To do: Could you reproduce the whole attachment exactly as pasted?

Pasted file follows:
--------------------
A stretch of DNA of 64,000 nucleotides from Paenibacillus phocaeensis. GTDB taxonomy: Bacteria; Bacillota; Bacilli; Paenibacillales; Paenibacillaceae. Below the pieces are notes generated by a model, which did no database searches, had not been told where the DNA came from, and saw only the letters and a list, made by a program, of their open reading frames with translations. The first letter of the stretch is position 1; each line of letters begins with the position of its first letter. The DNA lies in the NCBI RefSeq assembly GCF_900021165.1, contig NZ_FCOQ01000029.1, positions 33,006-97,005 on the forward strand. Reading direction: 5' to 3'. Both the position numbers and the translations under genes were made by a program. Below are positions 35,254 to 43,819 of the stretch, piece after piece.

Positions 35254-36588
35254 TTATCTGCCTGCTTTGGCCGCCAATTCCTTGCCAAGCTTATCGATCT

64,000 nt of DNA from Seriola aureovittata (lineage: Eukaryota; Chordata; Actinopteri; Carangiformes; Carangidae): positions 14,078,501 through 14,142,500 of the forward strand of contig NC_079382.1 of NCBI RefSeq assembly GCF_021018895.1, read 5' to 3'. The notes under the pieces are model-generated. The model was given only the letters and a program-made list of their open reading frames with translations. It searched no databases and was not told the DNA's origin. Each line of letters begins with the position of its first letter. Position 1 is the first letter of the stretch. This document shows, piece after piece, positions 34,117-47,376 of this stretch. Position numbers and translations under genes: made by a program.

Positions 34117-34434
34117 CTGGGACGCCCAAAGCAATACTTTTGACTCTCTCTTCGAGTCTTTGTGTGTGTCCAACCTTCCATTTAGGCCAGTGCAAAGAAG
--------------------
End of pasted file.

A stretch of DNA of 64,000 nucleotides from Paenibacillus phocaeensis. GTDB taxonomy: Bacteria; Bacillota; Bacilli; Paenibacillales; Paenibacillaceae. Below the pieces are notes generated by a model, which did no database searches, had not been told where the DNA came from, and saw only the letters and a list, made by a program, of their open reading frames with translations. The first letter of the stretch is position 1; each line of letters begins with the position of its first letter. The DNA lies in the NCBI RefSeq assembly GCF_900021165.1, contig NZ_FCOQ01000029.1, positions 33,006-97,005 on the forward strand. Reading direction: 5' to 3'. Both the position numbers and the translations under genes were made by a program. Below are positions 35,254 to 43,819 of the stretch, piece after piece.

Positions 35254-36588
35254 TTATCTGCCTGCTTTGGCCGCCAATTCCTTGCCAAGCTTATCGATCT

64,000 nt of DNA from Seriola aureovittata (lineage: Eukaryota; Chordata; Actinopteri; Carangiformes; Carangidae): positions 14,078,501 through 14,142,500 of the forward strand of contig NC_079382.1 of NCBI RefSeq assembly GCF_021018895.1, read 5' to 3'. The notes under the pieces are model-generated. The model was given only the letters and a program-made list of their open reading frames with translations. It searched no databases and was not told the DNA's origin. Each line of letters begins with the position of its first letter. Position 1 is the first letter of the stretch. This document shows, piece after piece, positions 34,117-47,376 of this stretch. Position numbers and translations under genes: made by a program.

Positions 34117-34434
34117 CTGGGACGCCCAAAGCAATACTTTTGACTCTCTCTTCGAGTCTTTGTGTGTGTCCAACCTTCCATTTAGGCCAGTGCAAAGAAG